Anzac Day

Today is Anzac Day, in Australia and New Zealand.  We who lag a day behind will observe it on Monday.  It commemorates the landing of the New Zealand and Australian troops at Gallipoli in World War I.  Although the effort to take the Dardanelles was ultimately unsuccessful, the Anzac troops demonstrated great courage and tenacity, and the ordeal the troops underwent in this campaign has a vast meaning to the peoples of New Zealand and Australia.

At the beginning of the war the New Zealand and Australian citizen armies, illustrating the robust humor of both nations,  engaged in self-mockery best illustrated by this poem:

We are the ANZAC Army

The A.N.Z.A.C.

We cannot shoot, we don’t salute

What bloody good are we ?

And when we get to Ber – Lin

The Kaiser, he will say

Hoch, Hoch, Mein Gott !

What a bloody odd lot

to get six bob a day.

By the end of World War I no one was laughing at the Anzacs.  At the end of the war a quarter of the military age male population of New Zealand had been killed or wounded and Australia paid a similarly high price.  Widely regarded as among the elite shock troops of the Allies, they had fought with distinction throughout the war, and added to their reputation during World War II.   American veterans I have spoken to who have fought beside Australian and New Zealand units have uniformly told me that they could choose no better troops to have on their flank in a battle.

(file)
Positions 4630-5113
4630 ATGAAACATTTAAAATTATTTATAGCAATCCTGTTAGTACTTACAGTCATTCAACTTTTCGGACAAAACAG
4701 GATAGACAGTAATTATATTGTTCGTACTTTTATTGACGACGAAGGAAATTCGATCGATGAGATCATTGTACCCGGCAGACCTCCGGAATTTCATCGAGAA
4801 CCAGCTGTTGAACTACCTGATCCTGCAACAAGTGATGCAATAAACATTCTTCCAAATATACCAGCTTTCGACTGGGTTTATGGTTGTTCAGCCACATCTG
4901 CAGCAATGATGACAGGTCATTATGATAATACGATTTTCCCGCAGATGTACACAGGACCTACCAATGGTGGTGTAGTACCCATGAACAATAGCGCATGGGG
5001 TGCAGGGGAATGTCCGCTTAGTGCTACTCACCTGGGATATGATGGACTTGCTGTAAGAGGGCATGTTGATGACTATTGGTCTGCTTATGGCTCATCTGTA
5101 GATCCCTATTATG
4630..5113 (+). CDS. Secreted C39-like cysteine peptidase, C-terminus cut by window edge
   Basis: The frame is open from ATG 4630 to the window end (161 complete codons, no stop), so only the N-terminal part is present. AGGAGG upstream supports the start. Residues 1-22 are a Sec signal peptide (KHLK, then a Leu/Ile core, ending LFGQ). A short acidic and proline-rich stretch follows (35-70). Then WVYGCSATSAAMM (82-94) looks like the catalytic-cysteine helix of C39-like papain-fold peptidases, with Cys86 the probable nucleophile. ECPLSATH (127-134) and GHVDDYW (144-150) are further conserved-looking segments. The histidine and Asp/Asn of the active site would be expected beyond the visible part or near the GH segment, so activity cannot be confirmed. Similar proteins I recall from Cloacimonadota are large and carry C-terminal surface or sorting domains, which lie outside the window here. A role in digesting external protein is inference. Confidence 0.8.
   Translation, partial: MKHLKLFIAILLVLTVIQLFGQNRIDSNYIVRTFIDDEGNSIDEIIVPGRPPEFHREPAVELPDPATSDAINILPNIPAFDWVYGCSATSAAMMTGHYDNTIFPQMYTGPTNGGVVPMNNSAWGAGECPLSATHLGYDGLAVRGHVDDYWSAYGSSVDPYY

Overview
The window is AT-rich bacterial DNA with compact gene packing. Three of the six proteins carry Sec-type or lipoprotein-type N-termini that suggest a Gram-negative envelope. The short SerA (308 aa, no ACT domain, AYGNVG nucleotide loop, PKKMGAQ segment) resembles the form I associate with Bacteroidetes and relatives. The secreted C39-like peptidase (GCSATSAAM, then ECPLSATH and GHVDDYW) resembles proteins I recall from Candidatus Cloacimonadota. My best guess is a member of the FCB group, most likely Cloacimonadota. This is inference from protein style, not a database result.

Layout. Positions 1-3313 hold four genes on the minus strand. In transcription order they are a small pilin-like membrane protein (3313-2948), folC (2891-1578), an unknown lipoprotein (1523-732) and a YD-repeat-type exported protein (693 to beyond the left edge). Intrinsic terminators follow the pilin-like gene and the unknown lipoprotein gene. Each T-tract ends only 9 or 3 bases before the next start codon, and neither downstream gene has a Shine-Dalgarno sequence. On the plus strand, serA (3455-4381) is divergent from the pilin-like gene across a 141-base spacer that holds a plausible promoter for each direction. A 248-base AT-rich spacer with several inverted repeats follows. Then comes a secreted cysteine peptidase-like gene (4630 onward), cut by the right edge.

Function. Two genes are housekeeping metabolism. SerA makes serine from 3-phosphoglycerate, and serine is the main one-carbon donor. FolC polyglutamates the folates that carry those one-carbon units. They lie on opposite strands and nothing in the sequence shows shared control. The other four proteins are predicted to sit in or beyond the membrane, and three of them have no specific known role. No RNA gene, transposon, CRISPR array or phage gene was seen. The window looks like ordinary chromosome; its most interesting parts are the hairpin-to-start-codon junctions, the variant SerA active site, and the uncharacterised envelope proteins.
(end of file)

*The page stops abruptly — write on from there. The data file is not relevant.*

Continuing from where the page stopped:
Don the kiwi, one of our commenters, has allowed me to share with our readers some of the experiences of his family in World War I.  Out of a population of less than a million, New Zealand had 18,000 soldiers and sailors killed in World War I, which would be the equivalent of over five million US dead in a war today.  10 percent of the New Zealand population served in World War I, which would be the equivalent of 30 million Americans serving in a war.

 I have several relatives who were involved in WW1, which always spurs my interest in the various conflicts around the world that our little group of islands deep in the South Pacific were voluntarily and influentially involved in.

My maternal grandfather, Don Piper, born in Cornwall in 1890, emigrated to NZ in 1910. He volunteered in the army at the outbreak of war in 1914, and was in the first wave of landings on Gallipoli peninsular. He survived the whole period of that phase of the war and hated the defeat they suffered. He spent the next year or two in the trenches in France, and after being wounded was repatriated – after a period of convalescence in England – to NZ. He entered the army as a private, and came home a 2nd Lieutenant.

During this time, he met his future brother in law, my great uncle Eustace Nicholson who was also on Gallipoli. He also survived this mayhem, and continued his service in action on the Western front – then a Sergeant Major, and on leave in England, met his future wife – a Parissienne who was working as an au pair in England. After the war, he left NZ, went back to England, sought her out, and married her in Paris, then came back to NZ. I have very fond memories of my dear Aunt Jeanne – during my high school days I would visit her and practice my French with her.